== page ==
[tor-relays] Final Warning Notice

Mike Perry mikeperry at torproject.org
Thu Jul 11 18:21:19 UTC 2013

Chris Sheats:
> Mike-
> >> Is their problem the amount of work they have to do because of the abuse
> >> and legal complaints? Then offer to handle them directly.
> >>
> >> The best way to do so is to become the contact address for the IP. With
> >> your Regional Internet Registry, the process is usually called SWIP [1].
> >> The issue you might run into is that SWIP is only available for a
> >> minimum of 8 IPv4 addresses. So they might charge you more and you might
> >> have to switch to a new IP address.
> >>
> >> You probably should switch to a non-exit policy while negociating. If
> >> you and CondoInternet are not able to find a process where you could
> >> handle abuses directly, fast non-exit relays with good bandwidth are
> >> still a very useful contribution to the network! (and they would not get
> >> any legal complaints)
> >
> > Yes, I want to emphasize the value of being a high capacity non-exit
> > relay. I want to investigate various types of padding for Website
> > Traffic Fingerprinting and correlation, and I think that if we end up
> > having more Guard bandwidth than Exit bandwidth, we can write parameters
> > into the consensus that instruct clients to use this extra capacity for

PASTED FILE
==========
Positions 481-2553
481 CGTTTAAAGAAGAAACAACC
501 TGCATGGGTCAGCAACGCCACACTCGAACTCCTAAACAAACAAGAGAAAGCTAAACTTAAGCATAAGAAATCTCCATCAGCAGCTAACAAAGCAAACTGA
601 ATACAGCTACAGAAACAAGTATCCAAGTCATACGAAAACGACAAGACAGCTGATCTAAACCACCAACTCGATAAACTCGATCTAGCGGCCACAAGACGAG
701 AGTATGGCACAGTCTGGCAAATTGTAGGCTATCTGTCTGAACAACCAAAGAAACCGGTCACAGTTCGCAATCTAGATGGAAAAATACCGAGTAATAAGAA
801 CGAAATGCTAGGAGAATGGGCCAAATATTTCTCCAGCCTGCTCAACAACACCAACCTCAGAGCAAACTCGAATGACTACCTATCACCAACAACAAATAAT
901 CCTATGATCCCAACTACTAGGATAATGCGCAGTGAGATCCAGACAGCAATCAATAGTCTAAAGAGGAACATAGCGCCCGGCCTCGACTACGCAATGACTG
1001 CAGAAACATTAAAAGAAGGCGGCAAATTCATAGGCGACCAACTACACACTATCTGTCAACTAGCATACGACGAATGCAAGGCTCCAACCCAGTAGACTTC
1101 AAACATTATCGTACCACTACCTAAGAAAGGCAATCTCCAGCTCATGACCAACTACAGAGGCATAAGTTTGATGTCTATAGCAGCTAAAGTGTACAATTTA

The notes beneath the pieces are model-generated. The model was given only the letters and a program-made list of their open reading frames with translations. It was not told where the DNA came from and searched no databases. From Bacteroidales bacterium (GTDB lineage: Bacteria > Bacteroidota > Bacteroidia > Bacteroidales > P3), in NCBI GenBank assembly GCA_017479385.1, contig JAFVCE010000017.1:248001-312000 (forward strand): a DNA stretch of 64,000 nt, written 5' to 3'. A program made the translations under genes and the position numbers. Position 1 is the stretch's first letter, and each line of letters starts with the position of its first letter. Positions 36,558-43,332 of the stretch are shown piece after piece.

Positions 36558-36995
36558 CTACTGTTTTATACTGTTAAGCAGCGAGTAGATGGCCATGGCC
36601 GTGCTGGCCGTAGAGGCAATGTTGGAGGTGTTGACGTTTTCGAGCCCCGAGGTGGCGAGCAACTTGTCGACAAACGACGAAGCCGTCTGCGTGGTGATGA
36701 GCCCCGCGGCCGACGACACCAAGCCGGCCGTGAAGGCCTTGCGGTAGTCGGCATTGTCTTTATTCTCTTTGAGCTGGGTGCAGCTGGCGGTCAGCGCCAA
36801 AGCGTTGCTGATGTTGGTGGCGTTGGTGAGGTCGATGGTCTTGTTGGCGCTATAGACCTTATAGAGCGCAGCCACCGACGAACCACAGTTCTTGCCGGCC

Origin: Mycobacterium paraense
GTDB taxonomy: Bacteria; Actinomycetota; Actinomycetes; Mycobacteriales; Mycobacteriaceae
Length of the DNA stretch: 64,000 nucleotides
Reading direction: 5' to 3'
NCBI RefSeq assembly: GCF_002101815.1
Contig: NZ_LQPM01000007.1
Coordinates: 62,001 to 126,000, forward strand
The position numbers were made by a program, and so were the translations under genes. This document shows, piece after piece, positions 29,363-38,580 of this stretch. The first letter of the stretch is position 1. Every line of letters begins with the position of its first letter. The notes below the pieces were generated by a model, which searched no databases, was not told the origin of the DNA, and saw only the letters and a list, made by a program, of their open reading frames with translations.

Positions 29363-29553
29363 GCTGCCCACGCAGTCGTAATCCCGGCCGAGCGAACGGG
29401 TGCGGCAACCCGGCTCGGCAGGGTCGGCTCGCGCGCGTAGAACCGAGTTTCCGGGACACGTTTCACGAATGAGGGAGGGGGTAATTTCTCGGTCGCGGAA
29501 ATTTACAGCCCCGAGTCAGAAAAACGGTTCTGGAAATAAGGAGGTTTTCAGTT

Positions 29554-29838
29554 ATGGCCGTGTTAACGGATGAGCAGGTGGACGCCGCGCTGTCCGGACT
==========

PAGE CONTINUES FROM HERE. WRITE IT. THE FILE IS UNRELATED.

> > padding:
> > https://trac.torproject.org/projects/tor/ticket/7028
> >
> > Did they shut you down entirely, even forbidding non-exit for some
> > reason? Or did you decide to move to a new ISP that supports exits?
> I turned Tor off voluntarily, and have been planning on reconfiguring
> my node for relay-only traffic. In previous correspondence, I asked if
> there were any other Tor Exit's on their network, and they said no. So
> this isn't a good precedent for TorProject/Seattle volunteers
> considering that they provide 100 and 1000 Mbps service.

Yeah, this is the flip side to my suggestion of switching to non-exit..
In terms of advocacy for Tor, it may be more important to send them a
message by taking your business elsewhere.

I guess it all depends on how expensive their service is, and if you
would keep using it anyway for other purposes. 

How much does the service cost? And you only get 1 dedicated IP at
1Gbit, or do you get more?

Note that only 1 IP means you can only run 2 Tor instances on that, and
even with AES-NI, each Tor instance probably caps out at about 300Mbit
at most. Without AES-NI, you probably could only push 100-150Mbit per
Tor instance...

Mike Perry
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